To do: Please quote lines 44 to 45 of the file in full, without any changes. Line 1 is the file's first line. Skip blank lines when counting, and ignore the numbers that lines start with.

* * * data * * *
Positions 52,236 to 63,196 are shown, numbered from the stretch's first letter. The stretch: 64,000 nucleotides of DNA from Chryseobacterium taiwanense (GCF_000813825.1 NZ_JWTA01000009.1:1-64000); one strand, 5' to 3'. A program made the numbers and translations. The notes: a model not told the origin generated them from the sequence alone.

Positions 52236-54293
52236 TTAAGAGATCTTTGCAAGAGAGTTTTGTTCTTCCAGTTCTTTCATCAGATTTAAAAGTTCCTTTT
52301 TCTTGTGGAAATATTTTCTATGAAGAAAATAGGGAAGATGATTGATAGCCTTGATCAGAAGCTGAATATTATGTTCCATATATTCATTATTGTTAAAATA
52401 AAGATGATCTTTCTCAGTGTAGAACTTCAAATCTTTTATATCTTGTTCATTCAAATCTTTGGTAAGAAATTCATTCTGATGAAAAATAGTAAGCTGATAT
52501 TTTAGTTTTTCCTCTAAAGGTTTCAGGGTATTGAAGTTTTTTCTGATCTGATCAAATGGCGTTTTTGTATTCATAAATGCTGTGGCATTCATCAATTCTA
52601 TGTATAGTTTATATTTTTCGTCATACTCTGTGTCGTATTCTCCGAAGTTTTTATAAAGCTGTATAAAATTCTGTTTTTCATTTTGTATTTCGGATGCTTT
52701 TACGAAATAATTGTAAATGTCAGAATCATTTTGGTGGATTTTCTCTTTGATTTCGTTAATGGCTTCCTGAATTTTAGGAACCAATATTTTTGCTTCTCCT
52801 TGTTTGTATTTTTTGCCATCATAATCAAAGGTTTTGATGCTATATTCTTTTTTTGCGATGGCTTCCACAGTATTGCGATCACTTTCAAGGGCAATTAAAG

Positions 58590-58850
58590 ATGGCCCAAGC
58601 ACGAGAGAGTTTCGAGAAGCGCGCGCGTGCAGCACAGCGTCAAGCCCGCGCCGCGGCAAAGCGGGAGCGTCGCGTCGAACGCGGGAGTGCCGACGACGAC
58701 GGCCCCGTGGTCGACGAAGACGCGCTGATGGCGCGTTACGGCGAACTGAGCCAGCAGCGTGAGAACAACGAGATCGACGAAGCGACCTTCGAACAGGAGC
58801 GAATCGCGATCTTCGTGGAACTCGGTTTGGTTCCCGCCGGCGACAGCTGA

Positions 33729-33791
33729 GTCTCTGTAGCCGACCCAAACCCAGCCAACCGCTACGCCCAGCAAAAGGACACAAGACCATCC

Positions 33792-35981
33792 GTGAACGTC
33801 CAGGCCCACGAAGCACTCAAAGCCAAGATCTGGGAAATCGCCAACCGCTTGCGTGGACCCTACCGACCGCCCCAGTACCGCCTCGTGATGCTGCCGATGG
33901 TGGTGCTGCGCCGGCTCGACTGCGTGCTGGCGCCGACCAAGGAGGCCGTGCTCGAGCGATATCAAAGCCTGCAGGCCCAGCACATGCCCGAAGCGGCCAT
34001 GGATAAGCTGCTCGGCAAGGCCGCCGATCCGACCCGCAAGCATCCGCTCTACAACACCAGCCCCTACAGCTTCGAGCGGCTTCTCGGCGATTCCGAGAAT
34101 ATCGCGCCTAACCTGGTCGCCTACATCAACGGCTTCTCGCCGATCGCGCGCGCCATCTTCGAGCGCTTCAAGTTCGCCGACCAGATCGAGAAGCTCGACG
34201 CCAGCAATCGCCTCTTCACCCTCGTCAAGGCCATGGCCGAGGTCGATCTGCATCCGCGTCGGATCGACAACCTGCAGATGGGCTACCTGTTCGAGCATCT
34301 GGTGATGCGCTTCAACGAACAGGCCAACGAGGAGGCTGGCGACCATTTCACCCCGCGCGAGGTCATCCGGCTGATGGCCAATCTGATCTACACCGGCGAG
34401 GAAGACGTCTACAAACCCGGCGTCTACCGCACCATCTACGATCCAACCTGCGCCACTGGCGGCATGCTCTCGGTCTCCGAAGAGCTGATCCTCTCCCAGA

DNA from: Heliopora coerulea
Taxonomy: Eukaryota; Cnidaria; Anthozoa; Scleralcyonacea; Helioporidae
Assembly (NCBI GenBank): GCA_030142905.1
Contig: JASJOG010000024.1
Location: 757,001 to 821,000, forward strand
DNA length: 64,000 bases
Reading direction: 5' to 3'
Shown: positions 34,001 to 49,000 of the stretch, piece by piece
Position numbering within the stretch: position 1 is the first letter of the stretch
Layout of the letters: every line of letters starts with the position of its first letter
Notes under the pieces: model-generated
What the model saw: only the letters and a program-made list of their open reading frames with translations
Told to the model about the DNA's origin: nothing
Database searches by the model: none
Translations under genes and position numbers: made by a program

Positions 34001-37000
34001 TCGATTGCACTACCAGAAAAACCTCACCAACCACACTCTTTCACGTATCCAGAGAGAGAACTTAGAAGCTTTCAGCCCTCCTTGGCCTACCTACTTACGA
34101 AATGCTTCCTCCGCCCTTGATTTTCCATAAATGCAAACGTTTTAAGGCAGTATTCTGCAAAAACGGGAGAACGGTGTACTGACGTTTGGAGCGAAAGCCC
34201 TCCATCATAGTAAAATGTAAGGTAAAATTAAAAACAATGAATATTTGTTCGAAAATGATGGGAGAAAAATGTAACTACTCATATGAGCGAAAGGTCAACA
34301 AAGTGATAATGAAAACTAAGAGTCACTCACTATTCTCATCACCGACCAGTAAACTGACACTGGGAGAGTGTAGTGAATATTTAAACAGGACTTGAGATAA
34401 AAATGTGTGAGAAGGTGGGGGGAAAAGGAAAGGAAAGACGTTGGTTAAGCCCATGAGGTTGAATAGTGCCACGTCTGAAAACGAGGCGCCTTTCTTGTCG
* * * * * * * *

34201 TCCATCATAGTAAAATGTAAGGTAAAATTAAAAACAATGAATATTTGTTCGAAAATGATGGGAGAAAAATGTAACTACTCATATGAGCGAAAGGTCAACA
34301 AAGTGATAATGAAAACTAAGAGTCACTCACTATTCTCATCACCGACCAGTAAACTGACACTGGGAGAGTGTAGTGAATATTTAAACAGGACTTGAGATAA